Whereas I watch The Thin Man each year around Christmas time, I watch After the Thin Man around New Year's Eve. Released on Christmas Day 1936, the second movie in the popular series has many moments of holiday celebration within its detective story. It's a strong story, too...many believe After the Thin Man to be the best in the bunch. I just may have to agree since there are several things I really like when I watch it. For starters, this story is set in moody and mysterious San Francisco, which is author Dashiell Hammett's favorite city--he set several of his books there, including The Maltese Falcon--and one of my own favorites within California. Also MGM started using the series to introduce the studio's promising new actors, and a handsome young Jimmy Stewart was brought in to play a pivotal role in this plot. Additionally, you'll see After the Thin Man has film noir regulars Joseph Calleia and Sam Levene in its cast, known from other greats like Gilda and The Killers, respectively.
But (as the saying goes) the more things change, the more they stay the same. The ingredients that went into making the first film such a success are here once again. Of course William Powell and Myrna Loy reprise their roles as Nick and Nora Charles, an onscreen partnership so powerful people often thought the two were married offscreen as well. Director W. S. "One Take Woody" Van Dyke, responsible for discovering the Powell-Loy dynamic, also brings his clever comic timing back to After the Thin Man. And, so essential to the story, the great costume designer Dolly Tree continues to dress the detective duo and infuse the series with that certain sophisticated 1930s style.
If you didn't notice it in the first Thin Man, you'll really start to see Dolly's style signature in this picture. It is most noticeable in Nora's wardrobe, particularly her coats. Whether created to be worn inside or outside, Dolly's preference is for long garments with strong details--shoulders are slightly puffed to be more pronounced, collars are often made of fur and sometimes stand to bring focus to the face, and silhouettes are nipped in at the waist before flaring at the hem. Dolly is pitch-perfect for men in the 1930s as well... Nick is outfitted in the finest double-breasted suits, ties, and hats as he goes hunting for clues around the city. There is even an occasion for white tie on New Year's Eve, which means we see Myrna in an elegant coat and gown combination and both Powell and Stewart in tuxedos...pure fantasy for the Depression-era audience.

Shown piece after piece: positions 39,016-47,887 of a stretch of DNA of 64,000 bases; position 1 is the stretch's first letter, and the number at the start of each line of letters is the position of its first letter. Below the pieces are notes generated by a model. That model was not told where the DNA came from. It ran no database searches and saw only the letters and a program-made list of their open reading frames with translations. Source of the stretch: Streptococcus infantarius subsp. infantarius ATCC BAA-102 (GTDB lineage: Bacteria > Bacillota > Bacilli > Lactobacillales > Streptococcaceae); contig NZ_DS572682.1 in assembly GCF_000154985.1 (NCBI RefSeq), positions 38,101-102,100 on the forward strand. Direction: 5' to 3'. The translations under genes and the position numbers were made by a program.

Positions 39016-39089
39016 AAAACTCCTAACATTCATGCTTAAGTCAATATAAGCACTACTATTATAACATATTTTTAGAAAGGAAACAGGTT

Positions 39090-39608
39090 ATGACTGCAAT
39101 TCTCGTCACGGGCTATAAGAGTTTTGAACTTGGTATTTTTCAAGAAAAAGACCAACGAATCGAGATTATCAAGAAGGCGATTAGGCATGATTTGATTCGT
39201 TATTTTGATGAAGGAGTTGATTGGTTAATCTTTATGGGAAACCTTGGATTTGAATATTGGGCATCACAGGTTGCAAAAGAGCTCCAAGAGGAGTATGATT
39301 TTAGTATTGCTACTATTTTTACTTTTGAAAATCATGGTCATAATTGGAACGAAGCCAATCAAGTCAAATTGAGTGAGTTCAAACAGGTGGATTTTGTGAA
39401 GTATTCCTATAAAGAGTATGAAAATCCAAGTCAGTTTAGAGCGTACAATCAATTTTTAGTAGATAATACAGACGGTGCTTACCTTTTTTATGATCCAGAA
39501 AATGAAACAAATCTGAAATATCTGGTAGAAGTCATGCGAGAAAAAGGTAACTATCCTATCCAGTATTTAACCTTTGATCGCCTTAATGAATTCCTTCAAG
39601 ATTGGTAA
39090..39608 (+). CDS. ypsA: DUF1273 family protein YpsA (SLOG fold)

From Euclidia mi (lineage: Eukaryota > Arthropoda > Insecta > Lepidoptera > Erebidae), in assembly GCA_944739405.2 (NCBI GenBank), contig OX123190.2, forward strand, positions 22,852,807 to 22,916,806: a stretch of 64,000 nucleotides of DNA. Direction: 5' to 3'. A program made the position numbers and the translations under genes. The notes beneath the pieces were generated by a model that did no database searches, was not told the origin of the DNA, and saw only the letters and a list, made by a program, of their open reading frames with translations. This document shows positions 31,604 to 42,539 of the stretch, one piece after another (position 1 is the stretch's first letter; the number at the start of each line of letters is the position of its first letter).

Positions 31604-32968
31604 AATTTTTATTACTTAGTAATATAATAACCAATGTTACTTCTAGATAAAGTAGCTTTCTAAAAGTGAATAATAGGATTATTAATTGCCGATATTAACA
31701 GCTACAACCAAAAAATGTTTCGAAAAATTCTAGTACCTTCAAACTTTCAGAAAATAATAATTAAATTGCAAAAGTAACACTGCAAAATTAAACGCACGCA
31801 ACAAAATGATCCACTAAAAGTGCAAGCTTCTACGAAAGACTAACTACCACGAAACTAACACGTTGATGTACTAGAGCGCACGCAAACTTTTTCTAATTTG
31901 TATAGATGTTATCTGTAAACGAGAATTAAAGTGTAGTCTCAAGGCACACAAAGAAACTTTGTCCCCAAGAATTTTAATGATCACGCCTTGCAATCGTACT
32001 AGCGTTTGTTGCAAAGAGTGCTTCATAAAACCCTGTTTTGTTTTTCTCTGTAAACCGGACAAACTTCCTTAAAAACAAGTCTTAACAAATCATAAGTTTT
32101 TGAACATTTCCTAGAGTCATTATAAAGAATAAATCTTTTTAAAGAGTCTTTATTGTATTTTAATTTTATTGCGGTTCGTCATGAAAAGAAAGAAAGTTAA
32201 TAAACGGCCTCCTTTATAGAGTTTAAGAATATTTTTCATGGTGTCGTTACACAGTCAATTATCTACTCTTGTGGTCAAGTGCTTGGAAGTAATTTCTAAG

Another aspect I like about After the Thin Man is how train travel marks the beginning and end of the film. There is something so romantic about traveling on one, and Nick and Nora only make it more so. Los Angeles' Union Station has made frequent appearances in film noir and I believe it acts as a stand-in here for the San Francisco location. So let's start our journey...I can't think of anyone better to join in celebrating the New Year than Nick and Nora Charles...
Even on a train, Nora is glamorous in a silk charmeuse robe that fastens with two big buttons
Reporters rush to meet Nick and Nora and hear about the 'Thin Man' case in New York
More glamour for the returning couple--a chauffeur-driven convertible, Nick in his hat and double-breasted silk suit,
and Nora in a feathered fur hat and coat with matching fur lapels and gold lame scarf
Home sweet home--the Charles' mansion overlooking San Francisco (above) in one direction
and the Oakland Bridge in the other direction from their yard